WHY is Kashmir still important for us? Leave aside history, religion and the many other links, Pakistan as a legal party to the dispute has an obligation to uphold and promote the right of self-determination of the Kashmiri people. If it walks away from this obligation it diminishes itself as a nation.
Certainly, we have even greater obligations to our own people who have been blithely ignored and we are, accordingly, diminished both geographically and morally. We have already paid a large enough price for supporting the rights of our Kashmiri brethren. We are also overwhelmed by other issues that threaten to sink us. Accordingly, it is sometimes suggested, if we improve our relations with India the Kashmir dispute will somehow resolve itself. After all, it is an imperfect world, and we will continue to say all the right things in support of Kashmiri rights!
However, a country undermines its raison d’être if either it cannot provide minimally acceptable governance to its own people, or is derelict with regard to the internationally acknowledged rights of a people, for the effective support of which it assumed legal responsibility.
This is no argument for adventurism or minimising engagement with India. It is an argument for statesmanship, policy formulation and public communication and education of the very highest order to deal with an extremely complex and entrenched set of issues and attitudes. Given the state of our governance and our unspeakable politics today, is there any chance of this happening?
Coordinating our negotiating position with Kashmiri opinion, especially in the Valley, is essential.
Whatever the chances, we should seek to improve the quality and range of our cooperation with India and improve the prospect of moving it from a policy stance that precludes progress towards a mutually acceptable Kashmir settlement to one that opens up possibilities for it. Some argue that the 2004-2007 ‘backchannel’ talks achieved precisely this.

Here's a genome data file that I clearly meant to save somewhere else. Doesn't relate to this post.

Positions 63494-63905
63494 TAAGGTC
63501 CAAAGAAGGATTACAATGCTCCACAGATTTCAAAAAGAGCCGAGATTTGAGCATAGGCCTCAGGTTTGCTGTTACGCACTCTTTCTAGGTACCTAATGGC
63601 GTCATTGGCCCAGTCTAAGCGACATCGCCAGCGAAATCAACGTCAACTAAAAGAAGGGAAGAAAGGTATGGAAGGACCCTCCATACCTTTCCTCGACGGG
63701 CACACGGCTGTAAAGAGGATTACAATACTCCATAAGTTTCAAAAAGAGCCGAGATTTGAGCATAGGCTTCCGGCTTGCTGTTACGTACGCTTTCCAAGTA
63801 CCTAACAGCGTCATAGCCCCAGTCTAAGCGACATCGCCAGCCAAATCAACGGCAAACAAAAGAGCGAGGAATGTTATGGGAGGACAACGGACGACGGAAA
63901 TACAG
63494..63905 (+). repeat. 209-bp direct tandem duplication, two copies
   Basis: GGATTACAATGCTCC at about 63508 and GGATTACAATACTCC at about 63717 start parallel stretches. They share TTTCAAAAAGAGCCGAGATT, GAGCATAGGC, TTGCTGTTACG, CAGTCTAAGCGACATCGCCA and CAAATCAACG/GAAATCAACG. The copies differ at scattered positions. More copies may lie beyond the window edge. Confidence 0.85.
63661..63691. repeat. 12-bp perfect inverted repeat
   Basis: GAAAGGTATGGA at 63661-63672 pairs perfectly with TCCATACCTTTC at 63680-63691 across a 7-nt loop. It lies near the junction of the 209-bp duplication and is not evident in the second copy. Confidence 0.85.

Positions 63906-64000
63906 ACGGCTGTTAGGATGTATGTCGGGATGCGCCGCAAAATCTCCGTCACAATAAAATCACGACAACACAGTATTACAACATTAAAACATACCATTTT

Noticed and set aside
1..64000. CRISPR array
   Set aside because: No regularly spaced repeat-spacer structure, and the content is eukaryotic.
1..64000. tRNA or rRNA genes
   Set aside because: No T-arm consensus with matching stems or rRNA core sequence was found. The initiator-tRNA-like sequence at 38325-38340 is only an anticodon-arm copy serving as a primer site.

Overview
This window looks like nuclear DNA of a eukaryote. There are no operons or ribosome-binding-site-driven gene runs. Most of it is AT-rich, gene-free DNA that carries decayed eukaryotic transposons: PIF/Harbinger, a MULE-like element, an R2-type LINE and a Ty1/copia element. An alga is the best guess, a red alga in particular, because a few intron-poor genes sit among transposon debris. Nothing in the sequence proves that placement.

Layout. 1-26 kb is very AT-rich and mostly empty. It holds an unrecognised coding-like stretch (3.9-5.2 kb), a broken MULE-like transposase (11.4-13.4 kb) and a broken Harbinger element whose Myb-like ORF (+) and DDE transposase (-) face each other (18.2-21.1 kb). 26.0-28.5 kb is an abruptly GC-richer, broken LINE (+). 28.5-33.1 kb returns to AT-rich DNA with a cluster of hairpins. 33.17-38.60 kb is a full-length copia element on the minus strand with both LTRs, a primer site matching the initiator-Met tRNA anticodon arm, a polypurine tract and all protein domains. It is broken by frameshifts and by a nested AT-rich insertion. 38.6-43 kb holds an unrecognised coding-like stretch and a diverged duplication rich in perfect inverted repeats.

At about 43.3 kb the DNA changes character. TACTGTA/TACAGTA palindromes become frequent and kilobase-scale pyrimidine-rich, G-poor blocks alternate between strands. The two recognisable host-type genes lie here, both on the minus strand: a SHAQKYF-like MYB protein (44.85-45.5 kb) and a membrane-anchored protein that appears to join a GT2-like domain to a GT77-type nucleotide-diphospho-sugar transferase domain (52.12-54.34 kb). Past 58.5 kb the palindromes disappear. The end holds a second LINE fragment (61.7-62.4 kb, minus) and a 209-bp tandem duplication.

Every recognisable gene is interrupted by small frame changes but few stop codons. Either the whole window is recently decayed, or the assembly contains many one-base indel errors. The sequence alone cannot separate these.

Indeed, progress was made. Our foreign minister at the time claimed an “interim” agreement, based on the territorial status quo, de-militarisation, a “soft LOC” and limited sovereignty over Kashmir for each of the parties, was just a signature away. This agreement may have provided a framework for future negotiations. But at the time it was “a submarine that could not surface” because public opinion was completely unprepared for the concessions and deviations from formal positions involved.
Musharraf’s proposal in December 2003 “to set aside the UN resolutions on Kashmir” did not help either since they provide the legal basis for Pakistan’s status as an interlocutor and rejecting India’s claim that Kashmir acceded to it.
Coordinating our negotiating position with Kashmiri opinion, especially in the Valley, is essential. So is ensuring our stance stays within the framework of UN resolutions. Accordingly, bringing Kashmiri representatives (not just from the All Parties Hurriyat Conference) into a “tripartite” arrangement for a negotiated solution must become a policy priority. A backchannel option should only be used for troubleshooting whenever an impasse develops.